Park Week 11/24/23

Rain Fruit

Probably Rustgills and Gym mushroom

What seems clear is that the rains we had this past week bore fruit with these mushrooms growing on an old tree stump next to the parking circle at the end of Spinnaker Way. What’s less clear is the identity of this fungus. I have to rely on web resources. The iNaturalist app didn’t need much time to consider. It said instantly that these are “Rustgills and gyms.” This places them in the genus Gymnopilus. There are, however, more than 200 species in this genus, some of which resemble the round-domed ones here, others don’t. Comparing with photos in iNaturalist, the mushrooms here look like Gymnopilus subspectabilis, commonly known as the big laughing mushroom, laughing gym, or giant gymnopilus. This species contains  the hallucinogenic drug psilocybin. But careful! This species looks virtually identical to Galerina marginata, which is deadly, to Ophalotus illudens, which is toxic, and the Cortinarius species, some of which are also toxic. Bottom line: after taking pictures, I left these fungi untouched, and I strongly recommend you do the same.

Feathered Testosterone

Bufflehead ducks go into courtship mode already in their winter layover, months before they migrate north and start breeding. These males, easily visible with their bright white cheeks and nape, show off for the females and for each other with head-bobbing displays, aggressive rushes over the water, and victorious wing flapping. They charge one another at high speed but seem to avoid actual contact. No torn-out feathers float on the water. It’s all a show. The prize in these combats is pair formation. What the males are asking, more or less, is “will you go steady with me?” If yes, they keep company, but there’s no hanky-panky until spring, when they’re up north in their breeding habitat.

Scaup Trains In and Out

On Saturday I saw a small train of Scaup, all females, maybe a dozen of them, moving into the North Basin. Two days later I saw a much larger train, might have been a hundred, moving north out of this cove. This flock was mixed genders. Later in the week I saw only the odd individual Scaup hanging out with Bufflehead or Ruddy Ducks or alone, like a solo female that roosted on the rip-rap next to Marina Boulevard and flushed when I stuck my head out over the embankment early in the morning. Scaup might visit again in huge numbers, or not. Wait and see.

Other Birds This Week

I first saw the American Pipit in the Burrowing Owl Sanctuary a week ago, and then not again, thinking it had flown away. Then this Thursday (Thanksgiving day) it perched quietly on the area’s concrete retaining wall. It seemed to be people watching, and showed no restlessness as I set up my camera not very far away and started taking pictures. Only when one park visitor, avoiding others on this crowded morning, swerved within a couple of feet, the bird withdrew into the grassland. It must have been well fed as it showed no inclination to forage.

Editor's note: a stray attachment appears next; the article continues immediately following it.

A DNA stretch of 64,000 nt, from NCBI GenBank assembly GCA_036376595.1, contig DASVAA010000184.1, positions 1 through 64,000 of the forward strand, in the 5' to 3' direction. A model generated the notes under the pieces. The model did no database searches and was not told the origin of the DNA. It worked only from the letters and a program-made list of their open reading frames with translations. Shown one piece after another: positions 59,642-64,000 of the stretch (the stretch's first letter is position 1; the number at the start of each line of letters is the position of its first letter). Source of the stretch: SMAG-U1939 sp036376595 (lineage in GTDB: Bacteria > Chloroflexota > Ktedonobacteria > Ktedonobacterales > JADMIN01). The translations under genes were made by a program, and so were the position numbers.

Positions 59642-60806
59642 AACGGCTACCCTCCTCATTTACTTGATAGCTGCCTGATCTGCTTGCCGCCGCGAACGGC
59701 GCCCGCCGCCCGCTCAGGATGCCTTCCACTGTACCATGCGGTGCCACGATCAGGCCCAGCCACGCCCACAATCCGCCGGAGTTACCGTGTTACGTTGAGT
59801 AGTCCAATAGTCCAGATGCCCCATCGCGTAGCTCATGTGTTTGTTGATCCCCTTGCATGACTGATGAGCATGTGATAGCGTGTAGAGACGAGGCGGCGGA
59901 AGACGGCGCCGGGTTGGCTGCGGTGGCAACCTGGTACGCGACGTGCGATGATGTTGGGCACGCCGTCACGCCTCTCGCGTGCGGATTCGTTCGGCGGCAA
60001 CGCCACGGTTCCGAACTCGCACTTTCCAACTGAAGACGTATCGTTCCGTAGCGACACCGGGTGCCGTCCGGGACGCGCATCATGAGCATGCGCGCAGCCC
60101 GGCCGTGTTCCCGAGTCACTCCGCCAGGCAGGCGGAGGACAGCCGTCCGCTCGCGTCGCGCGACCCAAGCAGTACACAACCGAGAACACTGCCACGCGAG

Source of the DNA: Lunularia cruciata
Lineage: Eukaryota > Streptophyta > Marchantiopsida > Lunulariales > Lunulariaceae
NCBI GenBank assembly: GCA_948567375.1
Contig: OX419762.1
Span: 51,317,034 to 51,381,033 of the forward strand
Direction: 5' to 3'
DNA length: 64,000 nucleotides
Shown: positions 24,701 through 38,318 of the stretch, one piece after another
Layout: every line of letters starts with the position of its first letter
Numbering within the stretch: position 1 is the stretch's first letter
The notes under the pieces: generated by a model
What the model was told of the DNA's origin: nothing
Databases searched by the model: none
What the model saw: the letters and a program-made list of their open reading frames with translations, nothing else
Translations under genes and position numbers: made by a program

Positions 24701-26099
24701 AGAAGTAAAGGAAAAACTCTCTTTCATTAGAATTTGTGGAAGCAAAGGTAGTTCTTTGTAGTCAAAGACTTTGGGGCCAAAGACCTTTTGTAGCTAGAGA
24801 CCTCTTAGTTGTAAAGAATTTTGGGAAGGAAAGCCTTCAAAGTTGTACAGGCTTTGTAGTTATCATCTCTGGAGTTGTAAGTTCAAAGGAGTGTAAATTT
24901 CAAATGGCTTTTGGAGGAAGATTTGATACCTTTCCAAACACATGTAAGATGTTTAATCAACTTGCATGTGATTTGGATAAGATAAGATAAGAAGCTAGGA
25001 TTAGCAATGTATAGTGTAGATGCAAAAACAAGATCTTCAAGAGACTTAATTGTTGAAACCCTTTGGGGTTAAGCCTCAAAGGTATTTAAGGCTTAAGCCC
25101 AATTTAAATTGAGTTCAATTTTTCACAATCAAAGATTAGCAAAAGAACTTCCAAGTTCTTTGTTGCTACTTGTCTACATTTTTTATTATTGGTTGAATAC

This House Finch photo has had some help from AI. In the original photo the sky was overcast. The new update to my photo editing software has a “sky replacement” feature, and I just had to try it. Result: a much more interesting sky that makes the bird stand out. If you peek really close you can see that the boundary between the bird’s body and the clouds isn’t quite pixel-accurate, and in a forensic exam this would be exposed as an artifice. But for fun and for bird appreciation, it works well enough. The sky is fake, but the bird is real.

This particular Double-crested Cormorant got my attention because it looked more grey than the usual black. This wasn’t just an issue with the light. This bird really was more grey. That happens. Sometimes a random toss of the gene dice produces white or very light colored individuals of normally dark or black species.

The Ruddy Ducks floated in the North Basin more or less all week, always in small numbers, and mostly sleepy in the mornings. I’ve identified the individual in the photo on the left as a female, but actually it could be a first-year male. Can’t really tell without picking one up and holding it upside down.

Other birders also reported other birds nearby. These are the ones I happened to see and photograph. This week I ignored crows and gulls.

Flyover Consulting: Response to the Third Draft of the Waterfront Specific Plan

Read this extended response to the City’s newest version of its Waterfront Specific Plan as a regular website post by clicking here, or read the downloadable PDF version below.

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2 thoughts on “Park Week 11/24/23

  • Thank you Martin for your analysis of Berkeley’s ongoing waterfront development plans. It’s striking to me that — I think for the downtown, too — despite all the expertise in our city, we rely consultants who have little familiarity with the area, and a generic, cast-iron idea of fun: beer and ziplines in place of views and trees; comedy clubs instead of venues for anything local, novel, or interesting. I am really grateful to you for keeping an eye on these discussions.

  • Thank you Martin Nicolaus for your extensive input on the Berkeley Marina. Today I had a great walk again with family and dog but the path around Chavez Park is a disgrace. No owls in sight due to poor insight of cutting their habitat by the city. This is very upsetting to me since I watched them for years.

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